Defense of unbundling requires coding expert affidavit

First Aid Occupational Therapy, PLLC v Country-Wide Ins. Co., 2010 NY Slip Op 50149(U)(App. Term 2d Dept. 2010)

Unbundling.  I love this word.  I discussed this issue in a previous post.  Click here for that post.  The only difference between the previous case and this case is that the penalty for failing to proffer an expert affidavit (assuming you can find an expert who would support the unbundling theory in this case) is succumbing to a plaintiff’s summary judgment motion.  The relevant portions of the case are as follows:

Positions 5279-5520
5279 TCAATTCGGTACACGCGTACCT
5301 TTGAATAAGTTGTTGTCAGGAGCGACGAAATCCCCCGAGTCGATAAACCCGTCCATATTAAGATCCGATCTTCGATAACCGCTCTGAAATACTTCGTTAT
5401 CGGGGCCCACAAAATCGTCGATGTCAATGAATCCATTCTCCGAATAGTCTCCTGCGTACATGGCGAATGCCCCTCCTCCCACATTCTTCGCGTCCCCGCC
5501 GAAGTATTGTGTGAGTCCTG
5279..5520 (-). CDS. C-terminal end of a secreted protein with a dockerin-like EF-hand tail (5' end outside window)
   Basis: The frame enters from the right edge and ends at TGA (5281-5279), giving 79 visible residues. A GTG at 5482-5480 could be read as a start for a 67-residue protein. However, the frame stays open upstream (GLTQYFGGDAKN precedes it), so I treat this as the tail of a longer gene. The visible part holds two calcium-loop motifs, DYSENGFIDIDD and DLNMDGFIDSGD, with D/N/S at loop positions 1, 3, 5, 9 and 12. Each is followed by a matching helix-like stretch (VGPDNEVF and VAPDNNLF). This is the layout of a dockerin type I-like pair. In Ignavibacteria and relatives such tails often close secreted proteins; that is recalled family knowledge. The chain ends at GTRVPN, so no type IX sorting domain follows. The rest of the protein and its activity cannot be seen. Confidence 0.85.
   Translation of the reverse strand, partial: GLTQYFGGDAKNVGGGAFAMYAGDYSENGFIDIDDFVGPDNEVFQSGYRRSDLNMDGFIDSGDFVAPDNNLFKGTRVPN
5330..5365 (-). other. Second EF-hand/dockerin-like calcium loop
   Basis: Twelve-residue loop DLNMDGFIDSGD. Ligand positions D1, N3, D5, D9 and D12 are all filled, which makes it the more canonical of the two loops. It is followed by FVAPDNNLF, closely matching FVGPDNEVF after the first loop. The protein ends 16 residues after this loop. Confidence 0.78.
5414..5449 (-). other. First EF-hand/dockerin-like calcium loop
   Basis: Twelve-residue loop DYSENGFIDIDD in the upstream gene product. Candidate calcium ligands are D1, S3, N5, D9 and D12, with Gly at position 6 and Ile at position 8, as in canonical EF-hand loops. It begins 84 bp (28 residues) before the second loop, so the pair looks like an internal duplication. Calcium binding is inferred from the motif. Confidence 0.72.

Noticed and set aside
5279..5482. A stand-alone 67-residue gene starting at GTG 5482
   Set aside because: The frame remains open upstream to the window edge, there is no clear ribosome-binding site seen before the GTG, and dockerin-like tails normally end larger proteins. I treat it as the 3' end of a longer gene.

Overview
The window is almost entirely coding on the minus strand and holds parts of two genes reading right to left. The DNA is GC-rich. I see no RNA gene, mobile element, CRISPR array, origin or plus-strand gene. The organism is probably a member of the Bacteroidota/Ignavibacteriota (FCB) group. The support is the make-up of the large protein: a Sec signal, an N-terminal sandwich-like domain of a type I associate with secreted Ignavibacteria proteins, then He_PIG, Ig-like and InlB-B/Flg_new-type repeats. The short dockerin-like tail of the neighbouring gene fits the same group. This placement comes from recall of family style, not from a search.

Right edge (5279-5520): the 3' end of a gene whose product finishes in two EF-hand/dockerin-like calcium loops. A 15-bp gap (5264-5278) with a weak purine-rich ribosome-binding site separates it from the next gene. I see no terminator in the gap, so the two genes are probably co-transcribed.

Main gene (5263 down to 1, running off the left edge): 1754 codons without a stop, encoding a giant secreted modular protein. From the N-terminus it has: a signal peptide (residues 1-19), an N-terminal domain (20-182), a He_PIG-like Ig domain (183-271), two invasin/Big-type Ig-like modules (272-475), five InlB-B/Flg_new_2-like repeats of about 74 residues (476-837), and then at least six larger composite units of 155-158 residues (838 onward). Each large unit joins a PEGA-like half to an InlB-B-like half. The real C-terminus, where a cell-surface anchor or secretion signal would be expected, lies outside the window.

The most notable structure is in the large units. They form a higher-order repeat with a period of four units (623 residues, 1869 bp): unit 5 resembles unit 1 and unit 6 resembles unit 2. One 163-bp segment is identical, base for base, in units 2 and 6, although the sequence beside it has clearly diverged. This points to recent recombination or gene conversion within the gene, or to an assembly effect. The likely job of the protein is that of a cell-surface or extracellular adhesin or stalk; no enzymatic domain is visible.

“While defendant denied the claims underlying plaintiff’s first and fifth causes of action on the ground that plaintiff sought to recover in excess of the fee schedule by ” unbundling’ the service[s] into . . . separate bill[s]” even though such services “are considered part of the initial medical evaluation,” defendant did not submit an affidavit from someone with sufficient expertise to establish that ground as a matter of law or even to demonstrate the existence of a triable issue of fact with respect to the billing for such services (see Zuckerman v City of New York, 49 NY2d 557 [1980]; Kingsbrook Jewish Med. Ctr. v Allstate Ins. Co., 61 AD3d 13 [2009]). As a result, defendant “failed to raise a triable issue of fact in admissible evidentiary form sufficient to warrant denial of summary judgment in favor of [plaintiff] on the [first and fifth] cause[s] of action” (Kingsbrook Jewish Med. Ctr., 61 AD3d at 23).”